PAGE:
Syntax understanding problem

Discussion in 'Perl Misc' started by Justin C, Dec 20, 2013.

  1. Justin C

    Justin C Guest

    I've just found something in code I wrote, but I don't
    understand it and don't know where I found it. I wrote it a long
    time ago. I have this line:

    ($discard = 0, next) if /^Relayed messages/;

    I was tweaking the program for a issue I had (that turns out to
    have been elsewhere), and changed the above to:

    $discard = 0 if /^Relayed messages/;

    At a later stage I had to revert to the original behaviour and
    put this:

    ($discard = 0 && next) if /^Relayed messages/;

    Which didn't do what I wanted!

    Where can I read about this behaviour of the comma? And what is
    that && doing in the last version, am I really saying ($discard
    = 0) and ($discard = next)?

    Justin C, Dec 20, 2013
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  2. you are using a list but instead of data, its items is executed code.
    More examples

    @array = ( print 12 , 1==1 ? 'foo' : 'boo' ) if 2==2;
    @array = qw/a b/ if 2==0;

    use Data::Dumper; print Dumper \@array
    George Mpouras, Dec 20, 2013
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  3. That's not surpising. You are (mis?)-using data structures as control
    flow elements. That is at the very least a rather questionable habit.
    If the condition is true, then you are creating a temporary list that is
    never used. This list has 2 elements, first the value 0, and second the
    return value of next. As a side effect while calculating the first value
    it also sets $discard to 0. And of course 'next' never returns, so it
    does not really have a valid return value.
    Well, this version obviously never jumps to the next incarnation of
    whatever enclosing loop you got.
    Not surprising that's something completely different. Here you got a
    list with only one element. And this element is calculated as the result
    of the assignment of the expression (0 && next) to $discard because &&
    has a higher precedence than the assignment.
    0 is logical 'false', therefore the && short-circuits and never
    evaluates the right side 'next' but instead returns 'false' immediately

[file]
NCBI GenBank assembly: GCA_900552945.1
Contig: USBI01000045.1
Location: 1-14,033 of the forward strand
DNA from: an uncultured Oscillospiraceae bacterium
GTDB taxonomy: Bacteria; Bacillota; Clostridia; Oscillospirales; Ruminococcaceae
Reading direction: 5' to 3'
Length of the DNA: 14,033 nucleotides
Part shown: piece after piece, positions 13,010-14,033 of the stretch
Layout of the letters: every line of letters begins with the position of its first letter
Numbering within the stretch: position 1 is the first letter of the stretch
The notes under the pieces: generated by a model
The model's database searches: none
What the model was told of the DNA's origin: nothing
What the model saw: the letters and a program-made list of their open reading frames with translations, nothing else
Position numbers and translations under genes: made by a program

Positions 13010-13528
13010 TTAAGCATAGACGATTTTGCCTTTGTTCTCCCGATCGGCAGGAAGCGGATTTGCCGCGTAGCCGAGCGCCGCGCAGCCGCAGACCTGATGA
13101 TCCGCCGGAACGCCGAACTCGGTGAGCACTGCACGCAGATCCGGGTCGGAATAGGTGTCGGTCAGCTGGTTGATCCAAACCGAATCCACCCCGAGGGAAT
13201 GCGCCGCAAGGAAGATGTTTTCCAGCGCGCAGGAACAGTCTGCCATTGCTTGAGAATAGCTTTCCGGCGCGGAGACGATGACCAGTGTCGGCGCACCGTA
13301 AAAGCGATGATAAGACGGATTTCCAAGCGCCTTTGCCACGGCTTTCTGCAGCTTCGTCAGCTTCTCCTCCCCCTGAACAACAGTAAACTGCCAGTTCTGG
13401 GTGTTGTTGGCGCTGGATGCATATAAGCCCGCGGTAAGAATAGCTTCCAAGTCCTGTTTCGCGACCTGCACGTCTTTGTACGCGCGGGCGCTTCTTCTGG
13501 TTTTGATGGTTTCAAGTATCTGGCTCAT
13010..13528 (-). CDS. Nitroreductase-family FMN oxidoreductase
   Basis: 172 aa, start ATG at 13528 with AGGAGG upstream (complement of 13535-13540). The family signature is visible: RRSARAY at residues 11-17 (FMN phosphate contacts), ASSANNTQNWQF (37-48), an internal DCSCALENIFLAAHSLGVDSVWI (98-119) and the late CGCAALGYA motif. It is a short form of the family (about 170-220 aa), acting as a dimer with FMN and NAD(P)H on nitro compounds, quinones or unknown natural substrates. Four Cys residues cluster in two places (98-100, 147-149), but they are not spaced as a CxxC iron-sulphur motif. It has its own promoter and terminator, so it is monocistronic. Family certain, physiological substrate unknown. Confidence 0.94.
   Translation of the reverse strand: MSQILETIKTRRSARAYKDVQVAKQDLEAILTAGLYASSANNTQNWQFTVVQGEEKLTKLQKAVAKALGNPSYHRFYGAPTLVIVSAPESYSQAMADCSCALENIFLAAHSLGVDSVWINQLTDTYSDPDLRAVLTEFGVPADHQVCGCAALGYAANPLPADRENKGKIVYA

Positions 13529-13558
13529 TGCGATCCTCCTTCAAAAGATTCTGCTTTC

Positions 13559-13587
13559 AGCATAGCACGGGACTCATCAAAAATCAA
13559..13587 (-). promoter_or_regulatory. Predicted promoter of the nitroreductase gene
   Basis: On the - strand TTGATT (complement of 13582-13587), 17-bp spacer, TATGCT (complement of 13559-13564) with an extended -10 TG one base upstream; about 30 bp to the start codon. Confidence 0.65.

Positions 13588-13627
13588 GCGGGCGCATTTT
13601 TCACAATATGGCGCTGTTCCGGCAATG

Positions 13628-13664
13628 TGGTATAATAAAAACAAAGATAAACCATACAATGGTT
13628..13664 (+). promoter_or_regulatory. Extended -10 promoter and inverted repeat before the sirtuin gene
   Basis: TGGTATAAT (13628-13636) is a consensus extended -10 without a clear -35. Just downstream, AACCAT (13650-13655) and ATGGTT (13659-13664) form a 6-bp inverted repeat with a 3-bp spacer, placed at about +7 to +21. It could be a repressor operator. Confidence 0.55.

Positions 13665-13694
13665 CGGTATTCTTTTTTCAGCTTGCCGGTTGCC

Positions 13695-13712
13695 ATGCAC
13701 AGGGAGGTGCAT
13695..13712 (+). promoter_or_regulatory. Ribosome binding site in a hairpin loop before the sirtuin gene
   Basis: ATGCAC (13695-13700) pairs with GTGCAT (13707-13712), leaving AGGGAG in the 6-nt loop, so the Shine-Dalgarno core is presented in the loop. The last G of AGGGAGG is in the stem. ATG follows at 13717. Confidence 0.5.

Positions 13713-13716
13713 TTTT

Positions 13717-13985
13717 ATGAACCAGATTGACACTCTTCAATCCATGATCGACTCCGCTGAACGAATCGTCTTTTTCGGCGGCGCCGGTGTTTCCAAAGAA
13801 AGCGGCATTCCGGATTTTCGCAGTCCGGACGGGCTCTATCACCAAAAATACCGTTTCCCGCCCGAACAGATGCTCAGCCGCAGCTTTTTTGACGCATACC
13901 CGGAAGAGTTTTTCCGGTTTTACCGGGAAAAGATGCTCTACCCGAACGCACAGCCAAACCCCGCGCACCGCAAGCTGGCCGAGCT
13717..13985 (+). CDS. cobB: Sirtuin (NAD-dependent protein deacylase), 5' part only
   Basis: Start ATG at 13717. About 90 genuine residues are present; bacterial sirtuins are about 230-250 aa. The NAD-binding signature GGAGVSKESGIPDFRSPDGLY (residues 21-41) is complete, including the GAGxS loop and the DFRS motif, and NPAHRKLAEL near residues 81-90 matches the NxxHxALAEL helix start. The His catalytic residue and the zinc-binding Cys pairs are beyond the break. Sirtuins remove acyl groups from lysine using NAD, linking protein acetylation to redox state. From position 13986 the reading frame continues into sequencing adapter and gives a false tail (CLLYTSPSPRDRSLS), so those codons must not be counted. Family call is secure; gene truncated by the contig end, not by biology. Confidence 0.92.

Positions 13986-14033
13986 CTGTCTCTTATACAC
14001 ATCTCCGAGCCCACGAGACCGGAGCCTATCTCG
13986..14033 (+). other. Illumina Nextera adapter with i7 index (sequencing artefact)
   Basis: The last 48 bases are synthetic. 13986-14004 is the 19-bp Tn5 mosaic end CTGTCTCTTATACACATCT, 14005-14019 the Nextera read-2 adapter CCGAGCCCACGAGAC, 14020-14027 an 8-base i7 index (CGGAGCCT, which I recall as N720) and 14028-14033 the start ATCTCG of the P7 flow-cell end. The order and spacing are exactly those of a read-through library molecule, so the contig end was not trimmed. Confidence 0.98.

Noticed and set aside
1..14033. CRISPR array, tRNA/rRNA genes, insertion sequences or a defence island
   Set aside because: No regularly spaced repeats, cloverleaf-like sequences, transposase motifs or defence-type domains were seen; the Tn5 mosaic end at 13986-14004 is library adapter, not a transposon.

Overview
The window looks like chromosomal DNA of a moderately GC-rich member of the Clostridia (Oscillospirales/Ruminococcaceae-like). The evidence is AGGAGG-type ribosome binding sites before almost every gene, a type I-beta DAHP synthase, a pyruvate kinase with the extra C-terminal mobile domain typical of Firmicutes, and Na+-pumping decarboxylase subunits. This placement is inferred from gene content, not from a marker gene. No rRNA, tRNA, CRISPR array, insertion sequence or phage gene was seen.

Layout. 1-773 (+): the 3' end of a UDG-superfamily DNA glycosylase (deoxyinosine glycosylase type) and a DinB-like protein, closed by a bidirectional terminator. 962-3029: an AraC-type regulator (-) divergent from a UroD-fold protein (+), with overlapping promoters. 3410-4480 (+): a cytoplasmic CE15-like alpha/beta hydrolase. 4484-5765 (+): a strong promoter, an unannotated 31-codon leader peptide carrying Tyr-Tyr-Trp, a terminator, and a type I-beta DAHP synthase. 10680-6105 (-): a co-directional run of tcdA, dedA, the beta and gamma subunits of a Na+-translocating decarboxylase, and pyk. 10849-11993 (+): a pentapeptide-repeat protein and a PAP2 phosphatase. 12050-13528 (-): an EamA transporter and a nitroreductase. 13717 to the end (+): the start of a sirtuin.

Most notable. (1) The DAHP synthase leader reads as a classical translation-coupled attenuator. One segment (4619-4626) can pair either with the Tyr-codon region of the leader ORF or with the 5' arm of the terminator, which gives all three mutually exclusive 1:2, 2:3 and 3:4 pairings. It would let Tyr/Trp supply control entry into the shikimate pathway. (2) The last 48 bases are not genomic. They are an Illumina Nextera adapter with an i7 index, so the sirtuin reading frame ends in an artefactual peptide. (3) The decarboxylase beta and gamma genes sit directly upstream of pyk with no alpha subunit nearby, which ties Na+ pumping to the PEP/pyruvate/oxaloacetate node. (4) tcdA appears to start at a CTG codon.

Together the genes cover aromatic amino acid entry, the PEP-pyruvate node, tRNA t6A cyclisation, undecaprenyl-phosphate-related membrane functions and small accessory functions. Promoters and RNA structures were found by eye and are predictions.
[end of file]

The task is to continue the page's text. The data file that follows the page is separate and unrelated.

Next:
and that's what gets assigned to $discard. And then the code continues
    with the next statement.
    No, why would you think so? You are saying
    ($discard = (0 && next)) if /^Relayed messages/;
    just as if you were writing
    ($foo = 4 + 9) if /^Relayed messages/;

    Jürgen Exner, Dec 20, 2013
  4. This is just a cryptic perlish way of saying this:

    if (/^Relayed messages/) {
    $discard = 0;

    It was just a way of dispensing with {} and making it a one-liner,
    which some people consider cool. (I'm not commenting on that opinion).
    $ perldoc perlop

    Tony Mountifield, Dec 20, 2013
  5. This I dare say is highly debatable. Just because it is possible to use
    data structures to control execution flow doesn't mean it is a good idea
    to do so. The OPs confusion is actually a good example why it is a
    pretty darn stupid idea.

    Jürgen Exner, Dec 20, 2013
  6. It should be noted that this is your opinion about people who use
    certain syntactic constructs (they're irrational and do bad things
    because of that), camouflaged as asessement of the "deep, inner
    motivations of someone who 'does something you'd never do yourself'" and
    - completely unsurprisingly - you came to the conclusion that "they're
    probably mad" (since 'drunk' won't suffice here).

    $discard = 0, next if /^Relayed messages/;

    is another way of writing

    /^Related messages/ and $discard = 0, next;

    That's an expression using the short-ciruiting behaviour of the boolean
    operators for flow control, a possibility which has existed at least